53. I worked there for 3 weeks..they start you out in a weeks training. If you don't sound good they fire you. Maybe 3 people make it out of a class of 20. What u need to do is take your card and attach a brick to it. If everyone does this it will cost them a fortune.
    If u want to show them to fuck off do it! The management is all on commission so that's why they r thirsty for sales…they could give two shits who u r… U can be a moran, but if u have the cash they will publish u…I am sad to see that they winning on pushing the negative ones off of google. They have people who work there that just do positive blogs for them..what a joke this company is..

  54. thank you people who posted, i just received the letter in the mail box today and decided to get on the internet and the first listing was the word scramm, thank you taking out time to let people know what is going on, times is too short, to be going though this kind of stuff.

  55. I got one of these today and as soon as I read it I knew it was a scam. Here's why… they said its for the Executive and Professional Women Who's, but I'm not even a professional yet. I just graduated with my master's and haven't worked a professional day in my life outside of internships (which I'm sure doesn't count). How could I have any accomplishments as a professional if I'm not one till fall. Lame. Glad I Googled this and thanks for the post to warn all.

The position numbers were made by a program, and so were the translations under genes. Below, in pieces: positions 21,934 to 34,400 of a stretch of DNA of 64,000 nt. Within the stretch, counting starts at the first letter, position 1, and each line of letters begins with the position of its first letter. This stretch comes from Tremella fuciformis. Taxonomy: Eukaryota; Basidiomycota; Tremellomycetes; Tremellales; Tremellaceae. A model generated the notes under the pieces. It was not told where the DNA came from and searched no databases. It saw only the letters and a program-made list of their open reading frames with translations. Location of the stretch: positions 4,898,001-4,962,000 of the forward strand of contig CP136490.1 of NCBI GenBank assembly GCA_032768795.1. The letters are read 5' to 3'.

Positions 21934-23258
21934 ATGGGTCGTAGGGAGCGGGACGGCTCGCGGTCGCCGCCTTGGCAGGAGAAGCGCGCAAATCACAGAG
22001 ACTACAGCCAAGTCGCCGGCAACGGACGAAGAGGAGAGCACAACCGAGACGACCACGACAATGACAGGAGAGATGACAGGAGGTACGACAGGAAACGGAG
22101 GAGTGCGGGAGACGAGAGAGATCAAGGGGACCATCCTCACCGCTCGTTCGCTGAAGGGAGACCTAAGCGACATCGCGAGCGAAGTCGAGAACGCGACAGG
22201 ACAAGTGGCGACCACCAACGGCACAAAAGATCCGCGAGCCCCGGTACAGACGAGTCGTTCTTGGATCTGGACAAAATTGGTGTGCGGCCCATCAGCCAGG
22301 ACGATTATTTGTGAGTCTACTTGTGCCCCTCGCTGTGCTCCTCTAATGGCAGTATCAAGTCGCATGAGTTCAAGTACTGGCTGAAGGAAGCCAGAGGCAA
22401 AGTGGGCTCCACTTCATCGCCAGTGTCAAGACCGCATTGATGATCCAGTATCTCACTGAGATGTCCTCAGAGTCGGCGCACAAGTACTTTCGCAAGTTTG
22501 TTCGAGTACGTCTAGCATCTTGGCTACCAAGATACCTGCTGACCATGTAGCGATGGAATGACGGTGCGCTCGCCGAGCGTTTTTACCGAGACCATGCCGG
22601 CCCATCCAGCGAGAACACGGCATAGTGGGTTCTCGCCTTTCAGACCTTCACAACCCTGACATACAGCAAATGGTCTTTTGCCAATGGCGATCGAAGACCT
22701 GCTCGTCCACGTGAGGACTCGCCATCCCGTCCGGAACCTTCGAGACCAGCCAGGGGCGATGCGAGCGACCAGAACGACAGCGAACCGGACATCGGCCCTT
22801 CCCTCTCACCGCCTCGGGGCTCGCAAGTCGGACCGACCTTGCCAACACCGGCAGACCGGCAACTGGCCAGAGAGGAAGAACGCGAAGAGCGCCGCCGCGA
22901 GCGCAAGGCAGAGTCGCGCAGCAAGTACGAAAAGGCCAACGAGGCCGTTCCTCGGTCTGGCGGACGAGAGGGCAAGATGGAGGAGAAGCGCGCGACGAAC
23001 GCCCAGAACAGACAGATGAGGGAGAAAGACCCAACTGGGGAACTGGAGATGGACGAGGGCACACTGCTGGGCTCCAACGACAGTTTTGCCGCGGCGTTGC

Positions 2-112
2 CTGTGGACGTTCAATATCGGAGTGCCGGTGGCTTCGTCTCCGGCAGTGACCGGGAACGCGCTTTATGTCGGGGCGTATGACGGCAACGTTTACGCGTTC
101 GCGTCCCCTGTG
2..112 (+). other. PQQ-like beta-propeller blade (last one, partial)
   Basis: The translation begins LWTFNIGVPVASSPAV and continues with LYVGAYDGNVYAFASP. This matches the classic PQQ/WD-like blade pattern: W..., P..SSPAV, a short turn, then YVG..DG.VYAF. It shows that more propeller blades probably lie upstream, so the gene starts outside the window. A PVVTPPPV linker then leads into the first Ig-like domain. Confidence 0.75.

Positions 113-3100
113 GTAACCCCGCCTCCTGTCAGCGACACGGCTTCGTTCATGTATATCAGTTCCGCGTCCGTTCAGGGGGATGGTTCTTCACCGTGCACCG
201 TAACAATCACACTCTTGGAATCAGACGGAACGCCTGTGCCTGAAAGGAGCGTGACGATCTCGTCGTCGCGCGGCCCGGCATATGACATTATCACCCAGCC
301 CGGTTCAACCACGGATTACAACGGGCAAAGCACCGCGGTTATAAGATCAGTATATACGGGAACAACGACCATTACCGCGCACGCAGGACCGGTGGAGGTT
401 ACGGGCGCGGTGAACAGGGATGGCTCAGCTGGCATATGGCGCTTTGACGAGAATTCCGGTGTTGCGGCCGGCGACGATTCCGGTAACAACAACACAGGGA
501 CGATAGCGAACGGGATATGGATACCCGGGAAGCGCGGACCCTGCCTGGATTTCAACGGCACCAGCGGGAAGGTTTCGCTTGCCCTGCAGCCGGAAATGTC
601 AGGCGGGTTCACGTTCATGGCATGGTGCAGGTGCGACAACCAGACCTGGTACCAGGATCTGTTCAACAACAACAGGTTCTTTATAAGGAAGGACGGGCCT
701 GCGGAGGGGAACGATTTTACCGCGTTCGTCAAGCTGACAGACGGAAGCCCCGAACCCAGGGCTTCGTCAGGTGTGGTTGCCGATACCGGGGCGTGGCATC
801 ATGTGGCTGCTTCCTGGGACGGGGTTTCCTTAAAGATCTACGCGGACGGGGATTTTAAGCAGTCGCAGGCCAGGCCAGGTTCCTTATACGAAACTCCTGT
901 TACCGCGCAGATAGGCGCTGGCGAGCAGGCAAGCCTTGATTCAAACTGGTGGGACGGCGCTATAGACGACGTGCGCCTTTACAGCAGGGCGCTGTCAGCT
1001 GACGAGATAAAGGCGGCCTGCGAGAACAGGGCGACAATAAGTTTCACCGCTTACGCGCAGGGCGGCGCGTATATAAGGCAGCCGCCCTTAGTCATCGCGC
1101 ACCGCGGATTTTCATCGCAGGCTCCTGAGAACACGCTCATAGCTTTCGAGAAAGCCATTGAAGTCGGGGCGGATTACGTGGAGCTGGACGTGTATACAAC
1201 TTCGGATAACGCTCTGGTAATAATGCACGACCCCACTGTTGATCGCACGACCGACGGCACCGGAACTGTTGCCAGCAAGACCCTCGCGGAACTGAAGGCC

56. Why don't we all do what I've done. Make up all kinds of bullshit during the interview, I even told the interviewer I was a Broadway composer, and had a PHD in physics. Kept her on the phone for 45 minutes, and told her I'll think about it and to call me tomorrow. Tomorrow, I'll find another way to waste a half hour of her time, AND get her to call me back next week. I'll just keep screwing with her till she gives up.

  57. Hey, "Anonymous": It's Whether, not Weather. And since no one who has written in in the last 2 years has actually received any product for the money they paid, then it doesn't qualify as direct marketing. It qualifies as a scam.

    I got my letter today – I do remember getting things like this even in high school – and while I was flattered for about 30 seconds…my BS alarms started dinging. Glad I found this site!

  58. Ah – I love the internet! I just got my prestigious Cambridge Who is Who interview, and was already thinking "where is the catch…". I started browsing the web while being "interviewed" by a Nancy Miller, and saw your blog, and was reading it as she was pitching. I just gave her a very friendly "no sales pitches, please", and she became more insistent. So I finally said "sorry, no sales pitches. Thank you very much." and hung up.

    I was not going to put any money into this anyhow, so there was no risk I was going to be had. However, your posting was quite ensuring about what I felt was going on. Thanks!!!

  59. Gee, yesterday I received a call from Global Reach telling me I'd won a trip.
    Today I got my letter from Cambridge Who's Who. I must be doing something right.
    Bottom of the letter states that they are "proudly not associated or affiliated with any other Who's Who Organization or Publication." Yes, 'organization' and 'publication' are capitalized. They also have a website.
    Thanks for the warning, Victoria.

  60. Thanks for the blog. Luckily, I knew this was a scam before I received the letter in the mail from M Foster (rather than Jennifer Gonzalez) at Cambridge. I will be bringing this to the attention of everyone I know. Thanks again for acquiring as much info as you could on these scam artists.